Action contre la Faim’s teams arrived in the district in October to give out warm clothes, mattresses, tarpaulins to protect homes from the rain and essential items for cooking, washing and ensuring access to clean drinking water.
Gul Bashra, a resident of Baragzo Surkhar in the Pishin district, heard the worst of the weather arrive hours before the rain took hold of her home. She took shelter in her brother-in-law’s house, along with her husband and eight children. In their haste, the family left all their personal belongings at home.
"I had no kitchen utensils, not even any cups, just a plate we all shared for eating."
Gul’s anguish is constant, as she faces the loss of her only property and her children’s uncertain future. ‘It’s extremely hard to cover all my family’s needs on my own. I sew clothes for people day and night, but I never make more than 8,000–8,500 rupees [32 euros]. I wanted to raise my children right and to give them an education’.
Needs vary from one family to another: some lack food, others, drinking water, while others still have been left homeless. The psychological consequences – trauma, fear, insomnia and anxiety – are often invisible, but they are just as important to address for the survivors to get their lives back on track. Our teams respond to the most urgent needs through targeted operations in the fields of health and nutrition, food security, livelihoods, WASH (water, sanitation and hygiene), mental health and psychosocial support.
In Quetta, the capital of the Balochistan province, life soon carried on despite the still-visible destruction caused by the flooding. The market square at Meezan Chowk is bustling and brings together both traders and local residents almost every day. Among the goods sold there are fruit, vegetables, meat and even clothes. Jannat Gul has been selling vegetables at Meezan Chowk Market for over twenty years and laments the state of local agricultural production, which, as well as being affected by the floods, had already been hindered for years by increased soil salinity due to climate change. A lack of local production means that basic goods need to be imported from abroad, leading to a price hike.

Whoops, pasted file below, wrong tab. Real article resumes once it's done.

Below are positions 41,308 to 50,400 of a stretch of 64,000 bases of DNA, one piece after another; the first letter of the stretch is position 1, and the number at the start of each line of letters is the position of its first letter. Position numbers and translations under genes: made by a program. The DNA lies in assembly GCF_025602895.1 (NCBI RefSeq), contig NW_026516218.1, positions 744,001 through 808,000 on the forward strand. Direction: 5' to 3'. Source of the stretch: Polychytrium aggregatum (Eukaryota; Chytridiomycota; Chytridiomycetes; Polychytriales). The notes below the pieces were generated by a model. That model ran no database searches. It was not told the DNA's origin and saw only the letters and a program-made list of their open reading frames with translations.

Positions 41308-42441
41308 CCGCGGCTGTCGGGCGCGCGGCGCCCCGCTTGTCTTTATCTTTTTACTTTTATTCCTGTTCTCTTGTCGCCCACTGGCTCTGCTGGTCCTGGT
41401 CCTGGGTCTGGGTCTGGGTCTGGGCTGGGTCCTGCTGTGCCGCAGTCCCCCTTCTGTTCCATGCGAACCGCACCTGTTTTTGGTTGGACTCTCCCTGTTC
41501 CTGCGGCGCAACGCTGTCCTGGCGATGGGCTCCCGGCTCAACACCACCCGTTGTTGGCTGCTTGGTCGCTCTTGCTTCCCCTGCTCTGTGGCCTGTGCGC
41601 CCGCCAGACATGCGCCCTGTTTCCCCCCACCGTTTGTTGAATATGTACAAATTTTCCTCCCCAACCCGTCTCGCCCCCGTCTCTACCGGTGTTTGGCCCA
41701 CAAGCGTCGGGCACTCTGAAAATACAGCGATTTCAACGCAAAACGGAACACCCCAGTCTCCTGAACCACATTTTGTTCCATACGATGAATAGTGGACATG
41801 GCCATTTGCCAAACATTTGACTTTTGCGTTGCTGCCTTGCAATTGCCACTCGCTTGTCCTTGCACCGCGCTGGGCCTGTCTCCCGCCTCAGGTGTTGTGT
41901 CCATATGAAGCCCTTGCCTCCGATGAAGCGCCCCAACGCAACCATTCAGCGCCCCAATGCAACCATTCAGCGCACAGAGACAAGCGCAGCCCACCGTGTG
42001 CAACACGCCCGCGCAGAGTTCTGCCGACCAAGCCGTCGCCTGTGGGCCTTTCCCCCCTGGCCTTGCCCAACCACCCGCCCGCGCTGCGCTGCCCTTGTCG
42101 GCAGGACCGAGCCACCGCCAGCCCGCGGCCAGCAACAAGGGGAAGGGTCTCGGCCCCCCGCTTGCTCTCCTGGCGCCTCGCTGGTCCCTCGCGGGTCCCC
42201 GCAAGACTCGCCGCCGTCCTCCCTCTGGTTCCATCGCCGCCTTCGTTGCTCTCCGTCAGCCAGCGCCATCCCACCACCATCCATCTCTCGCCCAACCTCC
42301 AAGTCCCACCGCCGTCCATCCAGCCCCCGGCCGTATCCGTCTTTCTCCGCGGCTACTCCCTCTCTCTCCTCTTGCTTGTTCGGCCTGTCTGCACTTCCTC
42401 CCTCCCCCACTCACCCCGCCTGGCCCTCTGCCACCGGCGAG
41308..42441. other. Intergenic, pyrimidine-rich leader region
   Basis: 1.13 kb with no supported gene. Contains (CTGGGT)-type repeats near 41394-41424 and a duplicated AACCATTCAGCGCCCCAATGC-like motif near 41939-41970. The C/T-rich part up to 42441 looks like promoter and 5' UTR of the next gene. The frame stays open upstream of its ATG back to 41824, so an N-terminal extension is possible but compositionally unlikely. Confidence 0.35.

The removal of import taxes is a temporary measure designed to keep prices at affordable levels: ‘The tax has been removed and tomatoes cost 60 rupees [25 cents in euros] for 1 kilo. A month ago, when the tax was high, the price varied between 250 and 300 rupees [1 euro]’. The situation is worse for butchers, who have seen prices double since the floods. ‘We’re not making any sales; people are worried. People accuse me of fixing prices, but I buy at very high prices too. It’s not my fault’, explains Mushtaq, who sells poultry. ‘Consumers buy the most necessary products, like rice or flour. Before, we could buy a box of apples for 2,000 rupees [8 euros]. Now, a box costs 3,000 [12 euros], and tomorrow it will be 3,200 [13 euros]’, says Saifullah, a fruit seller.
As well as homes, the flooding destroyed vegetable gardens, orchards and livestock: a significant source of food for rural populations. Monetary support for affected households is therefore crucial, so that they can buy essential goods.
Since the devastating floods of June 2022, more than 1,700 people have died and 200,000 have been displaced in the provinces of Balochistan and Sindh. According to the IFPRI, the link between these calamitous floods and climate change is becoming increasingly clear. Calls for the most polluting countries to take accountability for climate change are getting louder and louder.